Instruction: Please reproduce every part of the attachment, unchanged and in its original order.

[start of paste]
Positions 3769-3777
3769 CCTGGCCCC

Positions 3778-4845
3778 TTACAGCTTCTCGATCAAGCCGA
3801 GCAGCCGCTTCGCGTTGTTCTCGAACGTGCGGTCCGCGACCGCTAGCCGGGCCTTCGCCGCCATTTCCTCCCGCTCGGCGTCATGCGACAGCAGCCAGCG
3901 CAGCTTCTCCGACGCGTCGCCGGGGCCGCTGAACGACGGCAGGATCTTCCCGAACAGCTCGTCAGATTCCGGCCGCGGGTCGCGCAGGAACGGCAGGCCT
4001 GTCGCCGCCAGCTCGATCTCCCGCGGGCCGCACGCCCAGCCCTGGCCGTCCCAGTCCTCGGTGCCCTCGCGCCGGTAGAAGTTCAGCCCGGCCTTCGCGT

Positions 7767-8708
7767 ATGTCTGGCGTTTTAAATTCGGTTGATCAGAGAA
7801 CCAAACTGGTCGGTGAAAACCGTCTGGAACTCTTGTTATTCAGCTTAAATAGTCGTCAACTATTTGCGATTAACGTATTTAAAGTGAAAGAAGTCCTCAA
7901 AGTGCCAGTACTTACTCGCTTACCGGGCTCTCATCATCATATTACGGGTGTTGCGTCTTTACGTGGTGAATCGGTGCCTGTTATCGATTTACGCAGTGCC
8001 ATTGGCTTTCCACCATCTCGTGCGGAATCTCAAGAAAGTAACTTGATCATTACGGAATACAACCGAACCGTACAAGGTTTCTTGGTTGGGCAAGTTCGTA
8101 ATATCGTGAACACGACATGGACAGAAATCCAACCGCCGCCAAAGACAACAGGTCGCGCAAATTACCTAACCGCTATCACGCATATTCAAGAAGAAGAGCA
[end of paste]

Positions 3769-3777
3769 CCTGGCCCC

Positions 3778-4845
3778 TTACAGCTTCTCGATCAAGCCGA
3801 GCAGCCGCTTCGCGTTGTTCTCGAACGTGCGGTCCGCGACCGCTAGCCGGGCCTTCGCCGCCATTTCCTCCCGCTCGGCGTCATGCGACAGCAGCCAGCG
3901 CAGCTTCTCCGACGCGTCGCCGGGGCCGCTGAACGACGGCAGGATCTTCCCGAACAGCTCGTCAGATTCCGGCCGCGGGTCGCGCAGGAACGGCAGGCCT
4001 GTCGCCGCCAGCTCGATCTCCCGCGGGCCGCACGCCCAGCCCTGGCCGTCCCAGTCCTCGGTGCCCTCGCGCCGGTAGAAGTTCAGCCCGGCCTTCGCGT

Positions 7767-8708
7767 ATGTCTGGCGTTTTAAATTCGGTTGATCAGAGAA
7801 CCAAACTGGTCGGTGAAAACCGTCTGGAACTCTTGTTATTCAGCTTAAATAGTCGTCAACTATTTGCGATTAACGTATTTAAAGTGAAAGAAGTCCTCAA
7901 AGTGCCAGTACTTACTCGCTTACCGGGCTCTCATCATCATATTACGGGTGTTGCGTCTTTACGTGGTGAATCGGTGCCTGTTATCGATTTACGCAGTGCC
8001 ATTGGCTTTCCACCATCTCGTGCGGAATCTCAAGAAAGTAACTTGATCATTACGGAATACAACCGAACCGTACAAGGTTTCTTGGTTGGGCAAGTTCGTA
8101 ATATCGTGAACACGACATGGACAGAAATCCAACCGCCGCCAAAGACAACAGGTCGCGCAAATTACCTAACCGCTATCACGCATATTCAAGAAGAAGAGCA